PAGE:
Thank you Ocean Shores Pharmacy for your wonderful donation of Diabetic Socks and Compression Stockings and Pantyhose! They are much needed and will help many people.
Scott Johnston from the North Coast News interviewed me today to help celebrate reaching the amazing milestone of helping 5,000 people. As we were talking about where we came from, I got to thinking about where we want to go. What will North Beach Medical Equipment be doing five years from now? I would love to say that we will be out of business because nobody needed us, sadly, I don't think that will happen. I believe that in five years, we will be approaching 15,000 people helped. I hope that we will have financial support smoothed out so that we can focus on helping people and not worrying about paying the bills.
I think that our service area will have expanded and may even have offices in other locations. We will be able to help people with financial things like building a wheelchair ramp or getting that special piece of equipment so little Suzie can go to school with her friends. I think that we will have people with disabilities on staff here, doing what they can, working when they can, and bringing much needed income and self-esteem into their lives. I believe that we will be working on Do-It-Yourself prosthetic attachments and other tools to make people's lives better. We may even have our own building so that we are not at the whim of a landlord.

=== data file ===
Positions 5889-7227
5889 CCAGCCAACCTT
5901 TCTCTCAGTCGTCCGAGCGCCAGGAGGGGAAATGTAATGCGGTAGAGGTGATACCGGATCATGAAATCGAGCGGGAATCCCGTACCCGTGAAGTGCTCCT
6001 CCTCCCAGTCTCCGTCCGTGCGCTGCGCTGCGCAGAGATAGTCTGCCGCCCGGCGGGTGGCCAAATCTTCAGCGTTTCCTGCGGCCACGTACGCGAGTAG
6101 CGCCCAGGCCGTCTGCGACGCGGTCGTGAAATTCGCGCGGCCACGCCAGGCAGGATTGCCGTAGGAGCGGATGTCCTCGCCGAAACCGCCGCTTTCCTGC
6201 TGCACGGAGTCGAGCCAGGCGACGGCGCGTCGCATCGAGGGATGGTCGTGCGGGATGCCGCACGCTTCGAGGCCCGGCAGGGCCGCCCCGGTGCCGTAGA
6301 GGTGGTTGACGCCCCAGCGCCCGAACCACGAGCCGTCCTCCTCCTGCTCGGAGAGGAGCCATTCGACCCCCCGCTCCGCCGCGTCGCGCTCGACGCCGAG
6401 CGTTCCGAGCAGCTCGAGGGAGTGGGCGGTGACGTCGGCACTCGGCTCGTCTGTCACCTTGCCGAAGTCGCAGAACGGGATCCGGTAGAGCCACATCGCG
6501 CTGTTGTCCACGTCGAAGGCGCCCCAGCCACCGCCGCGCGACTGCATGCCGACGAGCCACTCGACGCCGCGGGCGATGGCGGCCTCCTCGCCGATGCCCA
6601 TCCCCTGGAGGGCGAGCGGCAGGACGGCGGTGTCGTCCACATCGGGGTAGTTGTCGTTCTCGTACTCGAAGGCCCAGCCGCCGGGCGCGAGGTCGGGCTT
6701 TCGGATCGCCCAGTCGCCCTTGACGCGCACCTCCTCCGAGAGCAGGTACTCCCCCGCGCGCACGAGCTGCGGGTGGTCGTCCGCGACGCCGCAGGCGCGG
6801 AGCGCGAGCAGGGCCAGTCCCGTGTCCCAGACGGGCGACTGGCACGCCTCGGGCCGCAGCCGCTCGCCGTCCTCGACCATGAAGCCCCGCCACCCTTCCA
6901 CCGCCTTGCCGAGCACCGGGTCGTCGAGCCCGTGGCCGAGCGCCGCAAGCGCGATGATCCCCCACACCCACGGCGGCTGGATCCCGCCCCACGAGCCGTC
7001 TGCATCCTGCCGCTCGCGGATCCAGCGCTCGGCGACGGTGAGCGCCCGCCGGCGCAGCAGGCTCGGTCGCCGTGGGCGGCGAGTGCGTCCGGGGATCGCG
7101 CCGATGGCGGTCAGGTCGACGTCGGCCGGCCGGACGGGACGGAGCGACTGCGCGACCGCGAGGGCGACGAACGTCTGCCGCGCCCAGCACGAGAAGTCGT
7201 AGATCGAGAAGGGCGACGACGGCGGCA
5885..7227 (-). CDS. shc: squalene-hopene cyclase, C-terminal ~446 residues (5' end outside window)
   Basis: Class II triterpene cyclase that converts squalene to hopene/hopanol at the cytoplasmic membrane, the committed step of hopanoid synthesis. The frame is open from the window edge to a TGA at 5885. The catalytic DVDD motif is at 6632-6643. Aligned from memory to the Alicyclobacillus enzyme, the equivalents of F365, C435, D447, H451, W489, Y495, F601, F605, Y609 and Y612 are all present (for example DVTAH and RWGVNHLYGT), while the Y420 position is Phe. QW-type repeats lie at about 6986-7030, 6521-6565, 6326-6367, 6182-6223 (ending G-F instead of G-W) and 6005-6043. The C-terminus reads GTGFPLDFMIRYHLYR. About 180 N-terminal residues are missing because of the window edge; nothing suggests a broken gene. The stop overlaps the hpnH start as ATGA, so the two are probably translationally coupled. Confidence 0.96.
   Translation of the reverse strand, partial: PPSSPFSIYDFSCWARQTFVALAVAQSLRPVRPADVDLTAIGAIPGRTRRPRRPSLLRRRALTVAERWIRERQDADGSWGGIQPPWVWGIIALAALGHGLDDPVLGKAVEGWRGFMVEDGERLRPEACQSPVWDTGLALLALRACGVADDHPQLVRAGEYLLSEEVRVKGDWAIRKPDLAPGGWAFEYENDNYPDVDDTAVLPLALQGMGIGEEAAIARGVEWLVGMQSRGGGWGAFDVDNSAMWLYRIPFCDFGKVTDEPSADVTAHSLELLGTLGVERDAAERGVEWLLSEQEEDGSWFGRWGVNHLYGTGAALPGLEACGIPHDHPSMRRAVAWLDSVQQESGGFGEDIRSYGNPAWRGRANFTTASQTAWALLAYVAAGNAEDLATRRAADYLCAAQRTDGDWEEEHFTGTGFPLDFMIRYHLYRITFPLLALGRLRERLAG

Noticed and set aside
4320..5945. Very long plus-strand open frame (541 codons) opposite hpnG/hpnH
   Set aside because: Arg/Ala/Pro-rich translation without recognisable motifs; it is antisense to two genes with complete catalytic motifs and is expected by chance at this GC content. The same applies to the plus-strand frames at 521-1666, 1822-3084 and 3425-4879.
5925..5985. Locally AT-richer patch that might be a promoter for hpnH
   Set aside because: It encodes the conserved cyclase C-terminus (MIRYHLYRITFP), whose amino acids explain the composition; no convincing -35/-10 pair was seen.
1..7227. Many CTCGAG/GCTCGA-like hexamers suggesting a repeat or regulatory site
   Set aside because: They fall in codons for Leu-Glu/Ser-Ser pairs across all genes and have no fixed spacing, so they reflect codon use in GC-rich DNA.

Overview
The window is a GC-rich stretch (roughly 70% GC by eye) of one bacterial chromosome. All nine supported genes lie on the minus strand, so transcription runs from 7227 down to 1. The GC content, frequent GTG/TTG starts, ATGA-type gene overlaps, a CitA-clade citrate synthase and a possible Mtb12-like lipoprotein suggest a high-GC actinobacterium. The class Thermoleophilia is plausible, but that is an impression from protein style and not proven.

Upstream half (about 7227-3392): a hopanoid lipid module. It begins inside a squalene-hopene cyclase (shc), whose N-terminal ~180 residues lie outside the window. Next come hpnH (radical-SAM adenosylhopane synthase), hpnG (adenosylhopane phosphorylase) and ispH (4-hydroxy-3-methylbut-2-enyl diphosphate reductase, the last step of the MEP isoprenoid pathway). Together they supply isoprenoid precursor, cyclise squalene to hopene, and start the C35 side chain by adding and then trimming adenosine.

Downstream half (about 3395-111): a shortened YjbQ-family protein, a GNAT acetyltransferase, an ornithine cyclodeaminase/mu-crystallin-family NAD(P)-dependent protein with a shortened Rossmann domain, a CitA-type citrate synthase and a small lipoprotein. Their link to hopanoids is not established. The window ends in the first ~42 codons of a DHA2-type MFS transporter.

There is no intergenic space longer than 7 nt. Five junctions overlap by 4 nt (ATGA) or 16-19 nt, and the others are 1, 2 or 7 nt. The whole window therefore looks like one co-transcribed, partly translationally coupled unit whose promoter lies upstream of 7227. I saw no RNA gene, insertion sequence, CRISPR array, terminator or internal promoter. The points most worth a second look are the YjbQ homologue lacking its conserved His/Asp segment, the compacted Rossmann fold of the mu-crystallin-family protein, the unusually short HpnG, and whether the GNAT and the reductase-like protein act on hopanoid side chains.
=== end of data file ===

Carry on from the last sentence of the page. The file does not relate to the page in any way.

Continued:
Looking back over the first five years, and how we have stumbled and strained yet still surpassed our wildest dreams, I know that the next five years will be simply amazing!
And to those folks that advised me to close up shop and get a job flipping burgers, there are several thousand people who would disagree.
How did that happen?
On January 31st of 2018, we helped our 5,000th person. That is mind blowing to me, how on Earth did we help 5,000 people? We did it one person at a time. Again and again, when someone came to us needing help, needing medical equipment and supplies that they could not afford, we were able to help them when they really, really needed help.
You help the person in front of you, the best you can, with what you have at that time. And then you do it again.